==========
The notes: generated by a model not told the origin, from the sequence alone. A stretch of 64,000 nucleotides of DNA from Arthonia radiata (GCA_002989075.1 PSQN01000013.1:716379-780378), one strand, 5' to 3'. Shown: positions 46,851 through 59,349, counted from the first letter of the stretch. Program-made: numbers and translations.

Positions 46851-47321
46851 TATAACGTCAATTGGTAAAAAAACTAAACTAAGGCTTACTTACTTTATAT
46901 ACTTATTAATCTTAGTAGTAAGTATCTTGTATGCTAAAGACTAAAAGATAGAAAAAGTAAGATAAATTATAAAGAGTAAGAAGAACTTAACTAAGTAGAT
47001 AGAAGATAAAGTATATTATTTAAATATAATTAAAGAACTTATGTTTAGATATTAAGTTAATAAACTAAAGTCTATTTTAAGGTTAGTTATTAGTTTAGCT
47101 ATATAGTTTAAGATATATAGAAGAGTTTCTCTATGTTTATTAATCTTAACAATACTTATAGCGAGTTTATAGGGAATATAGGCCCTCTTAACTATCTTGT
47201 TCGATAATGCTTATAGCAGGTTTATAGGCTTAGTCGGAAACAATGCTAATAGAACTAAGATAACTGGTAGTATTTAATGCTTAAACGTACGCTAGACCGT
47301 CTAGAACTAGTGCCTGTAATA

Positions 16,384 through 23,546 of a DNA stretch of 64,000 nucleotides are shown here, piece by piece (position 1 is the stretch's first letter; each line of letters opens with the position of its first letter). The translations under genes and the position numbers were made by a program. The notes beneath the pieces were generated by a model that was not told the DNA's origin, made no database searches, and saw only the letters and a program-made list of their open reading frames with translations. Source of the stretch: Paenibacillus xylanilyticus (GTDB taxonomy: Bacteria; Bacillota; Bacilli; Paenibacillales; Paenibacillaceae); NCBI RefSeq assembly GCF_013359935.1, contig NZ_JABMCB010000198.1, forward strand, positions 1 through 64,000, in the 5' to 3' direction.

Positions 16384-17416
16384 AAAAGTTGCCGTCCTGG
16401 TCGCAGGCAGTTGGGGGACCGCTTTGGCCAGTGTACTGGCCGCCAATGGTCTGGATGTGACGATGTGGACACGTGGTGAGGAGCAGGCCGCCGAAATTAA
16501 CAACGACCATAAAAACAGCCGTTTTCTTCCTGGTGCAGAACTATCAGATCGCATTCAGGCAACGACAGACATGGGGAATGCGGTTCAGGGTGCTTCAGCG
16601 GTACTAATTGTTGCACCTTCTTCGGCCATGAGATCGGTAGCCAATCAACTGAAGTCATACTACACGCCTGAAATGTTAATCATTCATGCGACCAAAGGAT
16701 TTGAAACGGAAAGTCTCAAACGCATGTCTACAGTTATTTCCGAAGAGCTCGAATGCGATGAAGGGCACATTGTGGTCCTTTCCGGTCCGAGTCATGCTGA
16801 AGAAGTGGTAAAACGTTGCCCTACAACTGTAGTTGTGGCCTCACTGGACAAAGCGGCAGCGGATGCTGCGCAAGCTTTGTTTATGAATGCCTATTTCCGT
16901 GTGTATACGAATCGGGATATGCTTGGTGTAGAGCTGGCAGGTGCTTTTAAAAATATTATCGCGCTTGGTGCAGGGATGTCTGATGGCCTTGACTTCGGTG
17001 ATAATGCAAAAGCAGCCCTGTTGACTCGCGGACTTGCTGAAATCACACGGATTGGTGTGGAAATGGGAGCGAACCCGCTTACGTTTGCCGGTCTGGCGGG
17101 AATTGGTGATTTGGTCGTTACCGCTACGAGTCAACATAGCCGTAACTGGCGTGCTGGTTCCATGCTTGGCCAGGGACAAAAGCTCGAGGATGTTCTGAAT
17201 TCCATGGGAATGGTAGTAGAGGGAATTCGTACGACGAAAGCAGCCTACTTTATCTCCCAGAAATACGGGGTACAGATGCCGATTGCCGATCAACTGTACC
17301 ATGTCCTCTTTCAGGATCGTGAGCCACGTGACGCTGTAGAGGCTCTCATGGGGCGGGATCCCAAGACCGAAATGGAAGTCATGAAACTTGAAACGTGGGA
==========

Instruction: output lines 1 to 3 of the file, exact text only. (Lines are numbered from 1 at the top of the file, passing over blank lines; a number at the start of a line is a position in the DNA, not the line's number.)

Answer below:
The notes: generated by a model not told the origin, from the sequence alone. A stretch of 64,000 nucleotides of DNA from Arthonia radiata (GCA_002989075.1 PSQN01000013.1:716379-780378), one strand, 5' to 3'. Shown: positions 46,851 through 59,349, counted from the first letter of the stretch. Program-made: numbers and translations.

Positions 46851-47321
46851 TATAACGTCAATTGGTAAAAAAACTAAACTAAGGCTTACTTACTTTATAT